Apple CEO Tim Cook tonight announced that Apple will be donating to recovery and relief efforts for those in the Gulf Coast region who are located in the path of Hurricane Michael. Image via The Weather Channel Hurricane Michael made landfall in Florida earlier today causing widespread devastation with winds up to 155 miles per hour. It is now making its way across Georgia and is expected to hit several states in the southeast, including Alabama, South Carolina, North Carolina, and Virginia. I grew up on the shores of the Gulf Coast, near Pensacola and Mobile, and that region holds a special place in my heart. That’s never been more true than now. To all those communities in the path of Hurricane Michael, you are in my prayers. Please stay safe.— Tim Cook (@tim_cook) October 11, 2018 When the hurricane hit Florida, it was classified as a Category 4 storm, the strongest to hit the continental United States since Hurricane Andrew. It has now weakened to a Category 1 storm, but has done serious damage and left hundreds of thousands without power. Apple is standing with our friends and neighbors in the Gulf Coast region, and will be donating to recovery and relief efforts.— Tim Cook (@tim_cook) October 11, 2018 Cook did not say how much Apple plans to donate, but for other recent hurricane disasters, the company has provided $1 million in aid

Tim Cook Tweets in Memory of Steve Jobs, Who Passed Away Seven Years Ago Today

Apple CEO Tim Cook has tweeted in memory of his former boss and mentor Steve Jobs, who passed away on October 5, 2011. Today marks the seventh anniversary of the Apple co-founder's death. He was 56 years old. "Steve showed me—and all of us—what it means to serve humanity," tweeted Cook, alongside a photo of Steve. Steve showed me—and all of us—what it means to serve humanity. We miss him, today and every day, and we’ll never forget the example he set for us. pic.twitter.com/fsdeOIl6LB— Tim Cook (@tim_cook) October 5, 2018 Here's what Cook said on the day of Steve's death:Apple has lost a visionary and creative genius, and the world has lost an amazing human being. Those of us who have been fortunate enough to know and work with Steve have lost a dear friend and an inspiring mentor. Steve leaves behind a company that only he could have built, and his spirit will forever be the foundation of Apple. […] No words can adequately express our sadness at Steve's death or our gratitude for the opportunity to work with him. We will honor his memory by dedicating ourselves to continuing the work he loved so much.We rounded up many other comments in our 2011 article for those who wish to look back, while Apple still has a Remembering Steve page on its website with condolences and memories from customers. Steve Jobs narrated this unaired version of Apple's famous Think Different ad in 1997: Steve Jobs' 2005 Stanford Commencement Speech, where he addresses his mortality: Lisa Brennan-Jobs, the eldest daughter of Steve, recently shed a less flattering light on her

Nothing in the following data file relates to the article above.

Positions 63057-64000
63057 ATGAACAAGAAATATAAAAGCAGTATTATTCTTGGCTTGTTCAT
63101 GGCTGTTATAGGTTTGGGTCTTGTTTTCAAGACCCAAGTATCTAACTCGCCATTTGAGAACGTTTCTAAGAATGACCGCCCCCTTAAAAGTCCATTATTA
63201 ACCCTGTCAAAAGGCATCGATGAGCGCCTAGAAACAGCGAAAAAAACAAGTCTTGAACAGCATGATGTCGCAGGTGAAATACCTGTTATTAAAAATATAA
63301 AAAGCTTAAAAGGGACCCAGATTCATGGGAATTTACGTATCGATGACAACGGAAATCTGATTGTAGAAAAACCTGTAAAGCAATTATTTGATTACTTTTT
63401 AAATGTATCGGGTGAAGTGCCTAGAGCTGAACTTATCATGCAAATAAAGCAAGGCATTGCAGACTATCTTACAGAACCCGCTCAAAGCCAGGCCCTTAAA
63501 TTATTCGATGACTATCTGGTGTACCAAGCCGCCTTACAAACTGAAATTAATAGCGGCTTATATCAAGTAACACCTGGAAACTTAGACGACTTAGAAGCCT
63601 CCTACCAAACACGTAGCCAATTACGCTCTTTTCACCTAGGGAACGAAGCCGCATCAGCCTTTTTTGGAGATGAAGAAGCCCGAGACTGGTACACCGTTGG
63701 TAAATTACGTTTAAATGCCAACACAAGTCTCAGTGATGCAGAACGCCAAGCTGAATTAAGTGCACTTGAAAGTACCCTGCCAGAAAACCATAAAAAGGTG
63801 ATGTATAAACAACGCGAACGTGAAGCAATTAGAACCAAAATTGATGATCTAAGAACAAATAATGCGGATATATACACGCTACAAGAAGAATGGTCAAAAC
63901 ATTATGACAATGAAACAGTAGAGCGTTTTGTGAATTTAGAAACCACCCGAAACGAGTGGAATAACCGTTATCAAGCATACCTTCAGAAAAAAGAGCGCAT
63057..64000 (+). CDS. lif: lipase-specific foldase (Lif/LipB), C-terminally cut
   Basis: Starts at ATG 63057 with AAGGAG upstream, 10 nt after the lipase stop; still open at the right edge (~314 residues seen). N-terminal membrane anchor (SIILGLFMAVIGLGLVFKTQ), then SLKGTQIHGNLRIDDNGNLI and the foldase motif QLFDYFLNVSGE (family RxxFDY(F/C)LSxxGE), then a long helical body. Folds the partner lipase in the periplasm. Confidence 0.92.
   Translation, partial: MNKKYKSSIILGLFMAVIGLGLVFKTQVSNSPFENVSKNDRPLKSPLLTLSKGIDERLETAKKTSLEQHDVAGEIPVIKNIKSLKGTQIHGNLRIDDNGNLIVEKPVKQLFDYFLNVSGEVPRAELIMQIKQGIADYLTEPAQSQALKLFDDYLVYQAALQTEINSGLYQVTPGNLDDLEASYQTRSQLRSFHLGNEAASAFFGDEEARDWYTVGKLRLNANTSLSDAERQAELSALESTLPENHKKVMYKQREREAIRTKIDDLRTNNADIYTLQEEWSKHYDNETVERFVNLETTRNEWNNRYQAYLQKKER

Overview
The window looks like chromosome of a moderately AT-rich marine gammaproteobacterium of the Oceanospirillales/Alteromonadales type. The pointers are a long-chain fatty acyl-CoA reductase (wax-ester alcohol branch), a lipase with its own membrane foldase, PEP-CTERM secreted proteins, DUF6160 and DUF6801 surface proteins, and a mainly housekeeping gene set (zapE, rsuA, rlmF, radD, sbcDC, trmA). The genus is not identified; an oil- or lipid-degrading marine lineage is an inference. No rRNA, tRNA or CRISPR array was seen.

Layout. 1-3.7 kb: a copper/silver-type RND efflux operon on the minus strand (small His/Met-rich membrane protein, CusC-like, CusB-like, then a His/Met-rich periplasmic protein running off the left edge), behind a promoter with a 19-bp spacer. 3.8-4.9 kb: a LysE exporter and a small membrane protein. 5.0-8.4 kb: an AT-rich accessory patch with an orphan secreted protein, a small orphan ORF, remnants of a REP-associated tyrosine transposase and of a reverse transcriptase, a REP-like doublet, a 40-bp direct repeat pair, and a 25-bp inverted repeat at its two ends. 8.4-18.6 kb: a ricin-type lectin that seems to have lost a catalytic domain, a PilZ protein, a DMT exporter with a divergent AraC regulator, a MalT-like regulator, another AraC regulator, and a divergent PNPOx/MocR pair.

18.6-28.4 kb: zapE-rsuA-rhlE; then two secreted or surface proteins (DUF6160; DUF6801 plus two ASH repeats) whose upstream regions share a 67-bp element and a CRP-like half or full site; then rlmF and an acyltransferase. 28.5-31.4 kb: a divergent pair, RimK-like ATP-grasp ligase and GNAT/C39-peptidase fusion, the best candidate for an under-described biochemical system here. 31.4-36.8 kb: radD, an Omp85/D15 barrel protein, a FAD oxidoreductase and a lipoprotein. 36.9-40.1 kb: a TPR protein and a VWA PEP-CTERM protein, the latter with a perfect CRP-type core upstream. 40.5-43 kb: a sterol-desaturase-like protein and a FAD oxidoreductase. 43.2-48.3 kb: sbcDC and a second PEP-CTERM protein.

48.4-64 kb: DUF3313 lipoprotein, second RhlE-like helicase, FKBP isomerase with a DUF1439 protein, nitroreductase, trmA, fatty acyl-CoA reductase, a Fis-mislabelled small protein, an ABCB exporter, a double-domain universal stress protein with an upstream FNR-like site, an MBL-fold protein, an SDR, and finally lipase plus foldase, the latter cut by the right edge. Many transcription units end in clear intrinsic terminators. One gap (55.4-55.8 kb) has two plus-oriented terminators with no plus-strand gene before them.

Apple CEO Tim Cook to Speak at European Data Protection Conference in Brussels Later This Month

Apple CEO Tim Cook will be the keynote speaker at the 2018 International Conference of Data Protection and Privacy Commissioners, the European Data Protection Supervisor announced today. Cook will give the keynote speech at "Debating Ethics: Dignity and Respect in Data Driven Life," a public session of the conference set to take place on Wednesday, October 24. "We are delighted that Tim has agreed to speak at the International Conference of Data Protection and Privacy Commissioners. Tim has been a strong voice in the debate around privacy, as the leader of a company which has taken a clear privacy position, we look forward to hearing his perspective. He joins an already superb line up of keynote speakers and panellists who want to be part of a discussion about technology serving humankind."The session Cook is headlining is meant to start a global discussion on "right and wrong in the development and use of digital technology." As TechCrunch points out, Cook's attendance at the conference comes as U.S. lawmakers are considering online data protection rules similar to the General Data Protection Regulation (GDPR) Europe implemented earlier this year. Apple is a major advocate for privacy and the tech company that is the most invested in protecting consumer data. Cook and other Apple executives speak often on the importance of consumer data privacy. In a June interview, for example, Cook said that privacy "from an American point of view" is one of the "key civil liberties" defining what it means to be American. He also often points out that Apple's customers

Apple CEO Tim Cook Discusses Privacy, China, Alex Jones and More in VICE Interview